A selection of health policy stories from Connecticut, Pennsylvania, Texas, Massachusetts, Washington state, Iowa and California.
CT Mirror: Budget Chairwoman Threatens To Scuttle New Restrictions On Health Care For Poor
The House chairwoman of the legislature's budget panel threatened Tuesday to scuttle new restrictions on health care for the poor sought by Gov. Dannel P. Malloy's administration after learning patients were warned of changes before they had been enacted. Rep. Toni Walker, D-New Haven, who not only co-chairs the Appropriations Committee, but also an advisory panel conducting a hearing Tuesday on the changes, charged the Department of Social Services with overstepping its bounds (Phaneuf, 6/26).
Philadelphia Inquirer: Report: Pa. Did Not Adequately Monitor Medicaid Services To Elderly, Disabled
Pennsylvania was one of seven states that failed to monitor adequately the quality of services provided to the elderly and disabled at home or in community settings under a Medicaid program, according a report issued this week by the Office of the Inspector General of the U.S. Department of Health and Human Services. Federal regulations require states to review service plans for beneficiaries of the Medicaid program, ensure that service providers are qualified, and have a system to track abuse, neglect and exploitation by those who work in the beneficiaries' homes. Pennsylvania failed on all three counts, according to the report (Brubaker, 6/27).
Bloomberg: Teen Fights For Benefits As Medicaid Contractor Says No
Melody and Steve Lancaster’s 16- year-old foster son, who's paralyzed from the neck down, needed a mechanized ceiling lift to help him get into the bathtub or his favorite beanbag chair. While Texas Medicaid officials had already paid as much as $13,000 for similar devices for others, the company that the state hired to look after the teenager's health needs refused. Superior Health, a unit of Centene Corp. (CNC) that covers about 800,000 Texas Medicaid recipients, also rejected at least two other requests for lifts, state records show. … The teen's story shows how states may be limiting patients’ benefits by outsourcing Medicaid, the $460 billion public health program for the poor and disabled, to for-profit companies with "little or poor oversight" from authorities, Hofer said (Flavelle and Babcock, 6/27).
Modern Healthcare: Alaska Medicaid Agency To Pay $1.7 Million In HIPAA Settlement
Alaska's state Medicaid agency has agreed to pay HHS $1.7 million to settle possible violations of the security-rule provisions of the Health Insurance Portability and Accountability Act of 1996 and take actions to guard the electronic protected health information of the state's Medicaid beneficiaries. An investigation conducted by HHS' Office for Civil Rights found that Alaska's Health and Social Services Department did not have adequate policies and procedures established to safeguard electronic protected health information (Zigmond, 6/26).
Boston Globe: Catholic Leaders Urge Opposition To Contraception Mandate
The archbishop of Boston and Catholic lay leaders called on the faithful Monday night to join in the public debate over government policies they say force Catholic institutions to choose between living the tenets of their faith and fulfilling the church’s call to provide services to the needy. In a live forum broadcast on the CatholicTV network from the Monsignor Francis T. McFarland Television Center in Watertown, Cardinal Seán P. O’Malley spoke out against government policies that violate Catholic teachings but do not include a religious exemption (Fox, 6/26).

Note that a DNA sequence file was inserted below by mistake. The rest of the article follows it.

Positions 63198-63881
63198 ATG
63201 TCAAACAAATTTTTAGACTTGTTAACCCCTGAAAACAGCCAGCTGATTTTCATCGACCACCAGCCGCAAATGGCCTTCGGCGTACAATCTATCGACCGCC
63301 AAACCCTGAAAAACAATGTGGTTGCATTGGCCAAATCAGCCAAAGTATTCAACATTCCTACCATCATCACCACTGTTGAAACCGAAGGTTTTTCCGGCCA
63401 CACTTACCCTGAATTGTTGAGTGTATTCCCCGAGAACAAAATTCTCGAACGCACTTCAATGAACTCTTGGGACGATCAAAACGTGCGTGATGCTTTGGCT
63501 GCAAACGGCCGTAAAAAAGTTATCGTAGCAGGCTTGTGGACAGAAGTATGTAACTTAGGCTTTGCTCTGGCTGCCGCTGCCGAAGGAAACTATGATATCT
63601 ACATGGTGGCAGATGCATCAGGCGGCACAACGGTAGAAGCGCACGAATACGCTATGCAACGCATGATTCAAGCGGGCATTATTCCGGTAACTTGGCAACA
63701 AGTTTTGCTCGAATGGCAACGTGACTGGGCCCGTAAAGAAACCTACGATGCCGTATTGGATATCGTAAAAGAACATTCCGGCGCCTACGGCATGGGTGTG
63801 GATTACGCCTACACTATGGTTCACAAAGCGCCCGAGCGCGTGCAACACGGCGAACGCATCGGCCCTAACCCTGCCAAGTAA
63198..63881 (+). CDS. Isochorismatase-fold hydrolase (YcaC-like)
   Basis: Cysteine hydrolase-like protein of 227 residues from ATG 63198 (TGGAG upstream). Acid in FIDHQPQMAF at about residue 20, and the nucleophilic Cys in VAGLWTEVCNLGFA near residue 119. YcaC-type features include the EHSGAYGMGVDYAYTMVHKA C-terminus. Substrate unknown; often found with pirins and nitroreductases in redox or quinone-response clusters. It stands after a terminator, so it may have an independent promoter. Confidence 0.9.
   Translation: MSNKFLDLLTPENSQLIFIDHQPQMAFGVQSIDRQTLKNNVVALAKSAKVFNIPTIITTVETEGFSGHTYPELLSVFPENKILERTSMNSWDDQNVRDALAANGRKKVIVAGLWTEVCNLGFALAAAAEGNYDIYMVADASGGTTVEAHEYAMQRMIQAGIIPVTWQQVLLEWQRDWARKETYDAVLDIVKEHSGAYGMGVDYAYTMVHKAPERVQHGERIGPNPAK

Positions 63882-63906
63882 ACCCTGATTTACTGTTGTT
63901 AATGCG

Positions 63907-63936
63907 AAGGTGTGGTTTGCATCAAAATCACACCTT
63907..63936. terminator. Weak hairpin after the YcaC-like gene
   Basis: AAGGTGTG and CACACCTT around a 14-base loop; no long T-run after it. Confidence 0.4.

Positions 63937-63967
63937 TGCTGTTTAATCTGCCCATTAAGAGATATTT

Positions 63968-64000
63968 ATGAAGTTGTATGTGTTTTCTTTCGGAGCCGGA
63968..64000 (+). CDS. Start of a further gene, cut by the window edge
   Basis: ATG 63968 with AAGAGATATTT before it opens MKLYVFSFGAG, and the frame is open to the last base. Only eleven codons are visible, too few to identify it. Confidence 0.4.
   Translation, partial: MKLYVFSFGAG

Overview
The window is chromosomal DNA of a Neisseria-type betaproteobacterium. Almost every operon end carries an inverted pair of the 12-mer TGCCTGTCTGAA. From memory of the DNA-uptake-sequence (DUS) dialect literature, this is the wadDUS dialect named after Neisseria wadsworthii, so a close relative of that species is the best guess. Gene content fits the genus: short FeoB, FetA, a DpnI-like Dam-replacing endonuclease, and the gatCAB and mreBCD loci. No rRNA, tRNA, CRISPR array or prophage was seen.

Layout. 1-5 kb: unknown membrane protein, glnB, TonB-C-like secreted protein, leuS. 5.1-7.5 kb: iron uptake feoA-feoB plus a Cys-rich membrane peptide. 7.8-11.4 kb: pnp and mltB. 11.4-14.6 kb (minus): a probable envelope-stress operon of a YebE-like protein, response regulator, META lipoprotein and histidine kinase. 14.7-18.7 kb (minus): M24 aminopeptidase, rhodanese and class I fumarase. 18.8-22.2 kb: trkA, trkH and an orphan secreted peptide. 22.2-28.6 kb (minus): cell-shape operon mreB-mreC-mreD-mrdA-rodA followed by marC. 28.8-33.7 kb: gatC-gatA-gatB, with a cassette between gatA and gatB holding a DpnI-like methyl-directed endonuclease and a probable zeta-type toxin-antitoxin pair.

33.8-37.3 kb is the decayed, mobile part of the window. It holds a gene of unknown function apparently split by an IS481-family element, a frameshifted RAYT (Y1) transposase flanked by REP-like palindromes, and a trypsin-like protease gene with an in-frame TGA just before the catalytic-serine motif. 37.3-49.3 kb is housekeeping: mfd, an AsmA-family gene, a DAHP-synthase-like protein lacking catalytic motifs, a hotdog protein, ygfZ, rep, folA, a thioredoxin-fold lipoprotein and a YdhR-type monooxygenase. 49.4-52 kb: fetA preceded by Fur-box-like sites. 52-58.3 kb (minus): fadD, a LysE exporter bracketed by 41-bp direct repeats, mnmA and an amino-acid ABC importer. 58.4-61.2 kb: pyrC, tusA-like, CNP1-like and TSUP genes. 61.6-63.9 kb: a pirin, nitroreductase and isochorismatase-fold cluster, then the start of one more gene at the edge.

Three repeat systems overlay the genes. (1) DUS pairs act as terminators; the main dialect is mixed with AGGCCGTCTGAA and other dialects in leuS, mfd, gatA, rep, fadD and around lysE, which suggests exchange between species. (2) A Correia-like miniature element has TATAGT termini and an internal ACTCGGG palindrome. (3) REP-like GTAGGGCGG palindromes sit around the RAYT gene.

(Vancouver, Wash.) Columbian: Partnership Has Helped Veterans, State For Decade
In the last decade, nearly 15,000 veterans and their dependents have been connected to Veterans Affairs benefits to which they were entitled but weren't receiving. One tangible result of those connections? More than $35 million in health care savings for the state of Washington. Those connections and savings are attributed to an innovative partnership between the Washington State Health Care Authority and the Washington State Department of Veteran Affairs -- a partnership that celebrates its 10th anniversary this summer (Harshman, 6/25).
Des Moines Register: Polk County Supervisors For The First Time Will Start Paying Part Of Their Health Insurance
Starting next week, and for the first time perhaps in history, Polk County’s elected officials will be paying for a portion of their taxpayer-subsidized health insurance. The move, which is expected to save taxpayers between $1,800 and $3,000 in combined yearly insurance premiums for 10 elected office holders, was made in relative secrecy this morning when Polk County supervisors approved a new employee manual for elected officials (Eckhoff, 6/26).
California Healthline: Autism Task Force Bill Moves to Assembly Health Committee
SB 1050 establishes a telehealth task force under the State Department of Developmental Services to develop evaluation and diagnostic procedures for autism and other autistic spectrum disorders. It is sponsored by The Children's Partnership, a national nonprofit, non-partisan, child advocacy group with offices in Santa Monica and Washington, D.C. The bill is expected to result in a demonstration project to test the task force's recommendations. The pilot, targeting the underserved rural and inner city communities, would be developed by an academic institution, in conjunction with state regional centers and/or school districts (Edlin, 6/27).